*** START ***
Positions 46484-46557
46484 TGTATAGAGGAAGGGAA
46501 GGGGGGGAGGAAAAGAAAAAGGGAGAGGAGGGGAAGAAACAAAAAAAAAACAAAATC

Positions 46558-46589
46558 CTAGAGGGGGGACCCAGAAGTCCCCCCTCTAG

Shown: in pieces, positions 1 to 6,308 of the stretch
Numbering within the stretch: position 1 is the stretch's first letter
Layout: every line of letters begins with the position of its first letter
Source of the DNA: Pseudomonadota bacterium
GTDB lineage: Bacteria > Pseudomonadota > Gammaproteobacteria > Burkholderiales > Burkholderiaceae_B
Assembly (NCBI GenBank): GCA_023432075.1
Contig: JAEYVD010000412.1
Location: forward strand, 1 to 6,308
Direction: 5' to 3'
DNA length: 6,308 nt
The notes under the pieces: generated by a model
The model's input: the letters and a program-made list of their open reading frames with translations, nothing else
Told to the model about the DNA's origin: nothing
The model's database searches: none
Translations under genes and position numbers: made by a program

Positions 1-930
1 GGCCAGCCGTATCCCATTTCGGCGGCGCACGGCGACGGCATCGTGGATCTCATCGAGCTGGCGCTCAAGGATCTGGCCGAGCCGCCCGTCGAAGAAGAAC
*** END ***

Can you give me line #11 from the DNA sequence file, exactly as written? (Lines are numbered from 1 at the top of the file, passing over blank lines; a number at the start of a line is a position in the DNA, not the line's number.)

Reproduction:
Assembly (NCBI GenBank): GCA_023432075.1